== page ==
So, from the outset, Luke is drawing our attention to Exodus 13 and Leviticus 12, but there’s still more OT lurking under the surface here. Luke says of Simeon that he was waiting for the consolation of Israel, and as I’ve said before, that is a terrible translation. Simeon isn’t waiting for the consolation of Israel, at least that’s now how it’s translated in Isaiah 40. He’s waiting for the “Comfort of Israel.” He’s waiting for the end of the exile. “Comfort, comfort my people, says your God. Speak tenderly to Jerusalem, and cry to her that her warfare is ended, that her iniquity is pardoned, that she has received from the LORD’s hand double for all her sins. A voice cries: “In the wilderness prepare the way of the LORD; make straight in the desert a highway for our God. Every valley shall be lifted up, and every mountain and hill be made low; the uneven ground shall become level, and the rough places a plain. And the glory of the LORD shall be revealed, and all flesh shall see it together, for the mouth of the LORD has spoken” (Isa 40:1–5). “The glory of the LORD shall be revealed, and all flesh shall see it together.” That sure sounds a lot like the Nunc Dimittis, the words that Simeon speaks as he holds in the infant Jesus in his hands, calling him “a light for revelation to the Gentiles, and the glory of your people Israel.”
Luke is telling a vibrant, multi-layered, and complicated story. On the surface, it is the story of a woman, in obedience to the Mosaic Law and in remembrance of God’s great act of deliverance, bringing her child to the Temple to offer him back to God and to offer sacrifices for her impurity. In that sense Mary models for us, as she often does, what it looks like to be an obedient follower of the Lord our God even when we don’t understand everything that’s happening around us. But if you look just underneath the surface, you’re going to see a different story – not wholly different, but a story that builds upon and illuminates that more obvious story.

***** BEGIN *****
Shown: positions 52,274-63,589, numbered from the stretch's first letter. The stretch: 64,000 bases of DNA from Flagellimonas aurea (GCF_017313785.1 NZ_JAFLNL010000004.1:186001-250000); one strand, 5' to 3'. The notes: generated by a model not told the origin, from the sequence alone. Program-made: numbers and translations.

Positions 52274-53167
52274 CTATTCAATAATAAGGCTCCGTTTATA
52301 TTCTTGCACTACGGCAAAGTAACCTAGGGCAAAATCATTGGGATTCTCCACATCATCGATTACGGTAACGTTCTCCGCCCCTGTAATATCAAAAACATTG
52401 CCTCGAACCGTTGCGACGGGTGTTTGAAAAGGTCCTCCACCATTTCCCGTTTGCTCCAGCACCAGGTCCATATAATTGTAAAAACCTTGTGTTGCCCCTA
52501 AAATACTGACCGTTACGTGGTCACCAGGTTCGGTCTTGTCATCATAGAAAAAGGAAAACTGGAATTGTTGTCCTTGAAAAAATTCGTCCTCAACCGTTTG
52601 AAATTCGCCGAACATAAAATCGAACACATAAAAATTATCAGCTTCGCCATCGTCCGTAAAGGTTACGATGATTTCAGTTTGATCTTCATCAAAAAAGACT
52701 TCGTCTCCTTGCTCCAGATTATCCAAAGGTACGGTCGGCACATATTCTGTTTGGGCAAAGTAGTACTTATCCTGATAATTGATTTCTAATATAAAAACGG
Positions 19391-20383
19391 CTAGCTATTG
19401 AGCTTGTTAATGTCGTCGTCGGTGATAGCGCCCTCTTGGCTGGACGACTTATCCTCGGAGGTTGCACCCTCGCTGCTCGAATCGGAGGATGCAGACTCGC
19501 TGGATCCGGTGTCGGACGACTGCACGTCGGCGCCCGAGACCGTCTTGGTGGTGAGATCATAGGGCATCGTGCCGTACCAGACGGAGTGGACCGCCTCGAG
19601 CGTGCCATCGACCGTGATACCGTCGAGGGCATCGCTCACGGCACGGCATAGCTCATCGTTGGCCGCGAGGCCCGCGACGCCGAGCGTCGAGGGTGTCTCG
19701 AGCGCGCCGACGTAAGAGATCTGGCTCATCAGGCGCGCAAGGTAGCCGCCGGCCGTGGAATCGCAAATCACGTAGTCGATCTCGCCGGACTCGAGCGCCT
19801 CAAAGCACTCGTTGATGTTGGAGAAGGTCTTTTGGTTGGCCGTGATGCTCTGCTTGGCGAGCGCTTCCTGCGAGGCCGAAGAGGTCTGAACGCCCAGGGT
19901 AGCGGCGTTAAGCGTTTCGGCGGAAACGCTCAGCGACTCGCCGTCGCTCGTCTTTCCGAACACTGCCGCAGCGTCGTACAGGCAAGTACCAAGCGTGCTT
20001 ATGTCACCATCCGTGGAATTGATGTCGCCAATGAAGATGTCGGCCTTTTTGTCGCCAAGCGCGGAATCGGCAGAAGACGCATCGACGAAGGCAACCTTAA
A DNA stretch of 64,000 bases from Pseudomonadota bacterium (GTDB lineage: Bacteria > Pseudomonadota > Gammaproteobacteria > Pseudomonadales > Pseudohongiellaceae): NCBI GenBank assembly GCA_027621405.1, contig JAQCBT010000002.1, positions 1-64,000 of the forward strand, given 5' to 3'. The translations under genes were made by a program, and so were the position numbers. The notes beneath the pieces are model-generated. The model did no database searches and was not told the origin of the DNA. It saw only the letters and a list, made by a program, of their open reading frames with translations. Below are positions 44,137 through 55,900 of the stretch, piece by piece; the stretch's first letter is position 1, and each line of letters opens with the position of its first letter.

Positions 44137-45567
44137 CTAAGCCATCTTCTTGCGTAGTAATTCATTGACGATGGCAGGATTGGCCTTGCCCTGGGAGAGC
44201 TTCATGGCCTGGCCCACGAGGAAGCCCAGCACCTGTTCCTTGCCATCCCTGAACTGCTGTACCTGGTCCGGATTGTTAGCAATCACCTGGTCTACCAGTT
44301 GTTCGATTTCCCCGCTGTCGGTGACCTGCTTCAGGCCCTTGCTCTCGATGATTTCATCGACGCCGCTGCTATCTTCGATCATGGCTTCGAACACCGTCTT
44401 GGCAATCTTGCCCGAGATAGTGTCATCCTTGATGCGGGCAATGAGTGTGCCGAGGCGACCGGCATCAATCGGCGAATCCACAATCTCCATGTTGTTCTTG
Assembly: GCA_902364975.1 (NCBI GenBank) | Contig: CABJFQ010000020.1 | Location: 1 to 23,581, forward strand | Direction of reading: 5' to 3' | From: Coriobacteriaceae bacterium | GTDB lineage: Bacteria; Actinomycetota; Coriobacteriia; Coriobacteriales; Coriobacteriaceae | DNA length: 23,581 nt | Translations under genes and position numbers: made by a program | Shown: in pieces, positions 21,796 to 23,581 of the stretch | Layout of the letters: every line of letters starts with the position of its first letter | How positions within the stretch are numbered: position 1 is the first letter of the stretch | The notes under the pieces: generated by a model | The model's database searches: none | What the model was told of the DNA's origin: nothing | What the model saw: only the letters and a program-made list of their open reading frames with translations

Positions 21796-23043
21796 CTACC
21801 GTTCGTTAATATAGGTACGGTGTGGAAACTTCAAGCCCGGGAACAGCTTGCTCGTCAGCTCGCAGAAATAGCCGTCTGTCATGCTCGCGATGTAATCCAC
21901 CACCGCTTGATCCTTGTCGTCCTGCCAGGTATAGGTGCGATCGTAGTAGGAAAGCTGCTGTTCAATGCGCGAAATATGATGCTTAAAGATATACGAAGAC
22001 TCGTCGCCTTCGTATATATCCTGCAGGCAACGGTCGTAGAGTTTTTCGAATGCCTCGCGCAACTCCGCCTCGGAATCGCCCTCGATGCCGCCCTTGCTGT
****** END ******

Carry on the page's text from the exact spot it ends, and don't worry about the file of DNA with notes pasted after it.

Luke points out from the beginning that Mary and Joseph come to the Temple “to offer a sacrifice according to what is said in the Law of the Lord, ‘a pair of turtledoves, or two young pigeons.’ Luke isn’t telling us this information because he wants us to know that Mary and Joseph couldn’t afford the more costly sacrifice. Luke wants us to notice something, and it’s very subtle. He wants us to see that Mary and Joseph do not bring a lamb. Notice how central a lamb is in both texts with which Luke begins this account. In Leviticus 12, a lamb was to be offered to do away with the uncleanness of the mother. In Exodus 12 & 13, a lamb was to be slaughtered and its blood spread across the doorposts and lintel so that the Lord would pass over that home and spare the firstborn inside, and so all the firstborns males of Israel belonged to the Lord. Luke references both texts in which lambs play a central role, and yet there isn’t a single lamb in this story. Or is there?